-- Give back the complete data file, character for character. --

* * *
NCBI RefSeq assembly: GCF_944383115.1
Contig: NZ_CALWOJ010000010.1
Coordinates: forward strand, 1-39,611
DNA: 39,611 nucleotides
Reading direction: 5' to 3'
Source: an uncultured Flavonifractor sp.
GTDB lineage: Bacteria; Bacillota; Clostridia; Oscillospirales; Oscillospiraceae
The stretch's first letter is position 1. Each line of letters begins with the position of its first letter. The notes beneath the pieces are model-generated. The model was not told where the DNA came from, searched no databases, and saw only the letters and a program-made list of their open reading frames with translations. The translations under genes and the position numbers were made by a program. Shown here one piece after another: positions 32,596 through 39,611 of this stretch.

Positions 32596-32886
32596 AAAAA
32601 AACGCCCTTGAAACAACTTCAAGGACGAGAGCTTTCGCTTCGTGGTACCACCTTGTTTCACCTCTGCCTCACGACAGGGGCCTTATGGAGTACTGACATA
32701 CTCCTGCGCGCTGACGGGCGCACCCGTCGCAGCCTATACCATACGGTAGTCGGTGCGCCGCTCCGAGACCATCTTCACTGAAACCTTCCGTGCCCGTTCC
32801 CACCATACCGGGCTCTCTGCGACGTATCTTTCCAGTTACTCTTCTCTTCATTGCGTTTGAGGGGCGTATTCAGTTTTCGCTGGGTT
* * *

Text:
NCBI RefSeq assembly: GCF_944383115.1
Contig: NZ_CALWOJ010000010.1
Coordinates: forward strand, 1-39,611
DNA: 39,611 nucleotides
Reading direction: 5' to 3'
Source: an uncultured Flavonifractor sp.
GTDB lineage: Bacteria; Bacillota; Clostridia; Oscillospirales; Oscillospiraceae
The stretch's first letter is position 1. Each line of letters begins with the position of its first letter. The notes beneath the pieces are model-generated. The model was not told where the DNA came from, searched no databases, and saw only the letters and a program-made list of their open reading frames with translations. The translations under genes and the position numbers were made by a program. Shown here one piece after another: positions 32,596 through 39,611 of this stretch.

Positions 32596-32886
32596 AAAAA
32601 AACGCCCTTGAAACAACTTCAAGGACGAGAGCTTTCGCTTCGTGGTACCACCTTGTTTCACCTCTGCCTCACGACAGGGGCCTTATGGAGTACTGACATA
32701 CTCCTGCGCGCTGACGGGCGCACCCGTCGCAGCCTATACCATACGGTAGTCGGTGCGCCGCTCCGAGACCATCTTCACTGAAACCTTCCGTGCCCGTTCC
32801 CACCATACCGGGCTCTCTGCGACGTATCTTTCCAGTTACTCTTCTCTTCATTGCGTTTGAGGGGCGTATTCAGTTTTCGCTGGGTT